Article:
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When 13-year-old Audrey Chisholm goes to the library, she looks for books on cheerleading.

When the Homer Glen, Ill., teenager is on YouTube, she's watching cheerleading videos. At school, she teaches her classmates cheerleading moves.

Audrey, who has Down syndrome, has had challenges and setbacks in her quest to be a cheerleader. When she was working out with a previous team, she wasn't selected to compete. But three years ago, she found her niche with the Mokena Burros cheerleading team, and this past week, Dec. 1-7, she was competing with the team at the Pop Warner National Cheer & Dance Championships in Orlando, Fla.

"This is such an important thing for Audrey," her mother, Jody Chisholm,, said of cheerleading. "It's what she wakes up in the morning and looks forward to. When you have an athlete that is so focused on one thing, you know that they're going to do amazing, because it's their passion."

Reached by phone at Disney World, where she and her teammates were enjoying themselves before competing Thursday, Audrey said she was excited.

"Our hotel is so awesome, and I love to cheer," she said.

"Can you tell her what your heart does when you get on the stage?" her mother said.

"My heart moves faster when the music starts," Audrey said.

"And she gets to fly. Is that the best part?"

"Mmmm-hmmm!" Audrey said.

It's not known how many children with Down syndrome, a genetic disorder that causes intellectual disability and developmental delays, compete as cheerleaders in recreational leagues, but there don't appear to be many.

Audrey's head coach, Christine O'Donnell, said she's been coaching since 2004 and has never encountered a cheerleader with Down syndrome on a recreational team.

"But we're a recreational cheer program, and we're all-inclusive," O'Donnell said. "When we have girls join our team, we work to get them to the top level."

Audrey's team, the junior varsity Burros, took first place in their division at the 2018 Mid-America Spirit Championship at Northern Illinois University in November, O'Donnell said. That qualified them for nationals, where they were to compete Thursday.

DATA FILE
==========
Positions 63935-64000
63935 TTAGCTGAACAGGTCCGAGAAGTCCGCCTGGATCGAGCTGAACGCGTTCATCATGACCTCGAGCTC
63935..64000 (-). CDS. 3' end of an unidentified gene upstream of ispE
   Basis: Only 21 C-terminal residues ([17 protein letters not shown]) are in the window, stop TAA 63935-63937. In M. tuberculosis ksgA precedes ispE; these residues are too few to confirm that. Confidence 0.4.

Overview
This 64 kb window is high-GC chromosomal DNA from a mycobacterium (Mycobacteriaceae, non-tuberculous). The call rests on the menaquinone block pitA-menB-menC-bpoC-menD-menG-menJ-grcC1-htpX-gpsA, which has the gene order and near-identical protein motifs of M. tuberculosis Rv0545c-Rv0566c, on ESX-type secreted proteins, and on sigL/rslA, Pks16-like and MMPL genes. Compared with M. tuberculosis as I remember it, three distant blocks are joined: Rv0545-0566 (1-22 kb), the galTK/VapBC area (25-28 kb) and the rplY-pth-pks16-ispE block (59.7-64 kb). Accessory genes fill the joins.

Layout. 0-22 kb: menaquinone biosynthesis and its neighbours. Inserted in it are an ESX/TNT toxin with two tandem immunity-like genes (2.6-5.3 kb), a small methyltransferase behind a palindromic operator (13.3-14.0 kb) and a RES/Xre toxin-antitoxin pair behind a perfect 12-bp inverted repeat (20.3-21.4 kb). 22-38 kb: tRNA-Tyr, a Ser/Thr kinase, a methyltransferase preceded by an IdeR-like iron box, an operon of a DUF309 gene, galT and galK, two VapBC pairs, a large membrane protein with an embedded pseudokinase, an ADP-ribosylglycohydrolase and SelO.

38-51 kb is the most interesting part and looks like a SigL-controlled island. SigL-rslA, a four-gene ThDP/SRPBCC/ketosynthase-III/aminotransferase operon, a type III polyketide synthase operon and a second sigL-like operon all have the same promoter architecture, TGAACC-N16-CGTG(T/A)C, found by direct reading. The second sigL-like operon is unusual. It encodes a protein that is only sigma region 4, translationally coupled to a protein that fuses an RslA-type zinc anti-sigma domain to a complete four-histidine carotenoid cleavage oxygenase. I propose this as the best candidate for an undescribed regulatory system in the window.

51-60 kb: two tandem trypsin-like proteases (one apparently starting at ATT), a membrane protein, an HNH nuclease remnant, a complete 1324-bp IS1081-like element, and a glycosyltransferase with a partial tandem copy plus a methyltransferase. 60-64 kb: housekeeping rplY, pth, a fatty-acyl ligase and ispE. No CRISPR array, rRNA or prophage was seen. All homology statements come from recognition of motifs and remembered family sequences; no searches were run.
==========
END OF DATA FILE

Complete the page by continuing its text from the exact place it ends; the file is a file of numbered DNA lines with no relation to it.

Audrey's mom said the Burros welcomed Audrey from the start. When Chisholm contacted O'Donnell about joining, O'Donnell said all they had to do was sign up. At first, Chisholm was wary: the Burros were a very strong team, and Audrey was the new girl.

"You'd think that everyone would be raising an eyebrow: 'Is she going to help us win a second state championship, or is she going to pull us down?'" Chisholm said. "But I'll tell you, we walked in, and within a day, all the girls were embracing Audrey, and they all wanted to be her friend. These girls mean so much to me, and they mean so much to Audrey."

Audrey practices with the team four hours a week, and O'Donnell said she pushes her, just as she pushes all the girls.

"Audrey is your typical 13-year-old girl," O'Donnell said. "She works hard. She plays hard. She gets a little sassy, just like the rest of the girls, but she's eager to please, and she catches on quickly. Often her mom will take a video of something (she's learning), and two days later she comes back to practice, and it's mastered because she goes home and she works that hard."

Chisholm said she's worried about what will happen next year, when Audrey ages out of the Burros organization. Chisholm said Audrey, who has the intellectual development of a third-grader, has made great strides with the team; she can do a back handspring with a coach to spot her, or provide minimal help. But she's not ready to compete for a spot on a high school cheerleading team.

"Now, I'm going to be emotional," Chisholm said, starting to cry. "I really don't know what is next."

Still, as the Burros enjoyed the Magic Kingdom theme park, working in tandem to keep Audrey from seeing characters that look like animals because mascots terrify her, Chisholm emphasized the positive.

"These 23 girls are going to be the leaders of tomorrow," Chisholm said of Audrey's teammates. "And they're going to know what it's like to have a friend with a disability and to be protective of them. Through these 23 girls, the world will be a better place."

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